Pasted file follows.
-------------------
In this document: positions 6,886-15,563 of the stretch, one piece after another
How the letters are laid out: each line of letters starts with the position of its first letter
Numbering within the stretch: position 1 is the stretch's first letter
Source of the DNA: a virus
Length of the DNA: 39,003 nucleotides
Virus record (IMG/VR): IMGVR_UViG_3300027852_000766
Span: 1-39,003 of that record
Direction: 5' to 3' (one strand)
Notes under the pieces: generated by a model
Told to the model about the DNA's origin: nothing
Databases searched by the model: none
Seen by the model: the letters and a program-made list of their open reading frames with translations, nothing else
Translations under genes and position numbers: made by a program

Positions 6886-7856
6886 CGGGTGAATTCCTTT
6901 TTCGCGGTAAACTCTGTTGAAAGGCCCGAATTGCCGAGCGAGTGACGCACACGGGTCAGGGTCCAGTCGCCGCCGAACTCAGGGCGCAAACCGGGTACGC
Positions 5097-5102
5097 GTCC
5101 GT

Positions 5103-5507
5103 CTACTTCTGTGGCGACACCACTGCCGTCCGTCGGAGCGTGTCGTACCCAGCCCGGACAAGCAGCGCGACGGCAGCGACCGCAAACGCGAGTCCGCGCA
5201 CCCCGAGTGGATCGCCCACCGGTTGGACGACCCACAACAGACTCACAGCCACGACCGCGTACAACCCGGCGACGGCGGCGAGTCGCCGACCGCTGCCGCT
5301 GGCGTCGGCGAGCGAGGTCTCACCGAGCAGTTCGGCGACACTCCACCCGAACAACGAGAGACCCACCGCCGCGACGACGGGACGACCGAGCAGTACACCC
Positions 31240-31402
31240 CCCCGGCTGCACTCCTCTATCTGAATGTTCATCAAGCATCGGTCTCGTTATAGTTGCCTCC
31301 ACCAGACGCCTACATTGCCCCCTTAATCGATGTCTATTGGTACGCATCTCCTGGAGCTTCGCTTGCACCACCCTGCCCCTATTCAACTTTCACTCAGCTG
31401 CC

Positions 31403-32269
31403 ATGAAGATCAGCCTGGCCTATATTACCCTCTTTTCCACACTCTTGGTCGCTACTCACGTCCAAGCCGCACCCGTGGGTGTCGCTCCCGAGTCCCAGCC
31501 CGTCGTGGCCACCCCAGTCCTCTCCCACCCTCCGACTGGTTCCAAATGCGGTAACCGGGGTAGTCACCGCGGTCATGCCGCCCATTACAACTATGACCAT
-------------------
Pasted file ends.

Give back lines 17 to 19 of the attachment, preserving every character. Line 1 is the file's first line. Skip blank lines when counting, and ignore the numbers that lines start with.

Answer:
Positions 5097-5102
5097 GTCC
5101 GT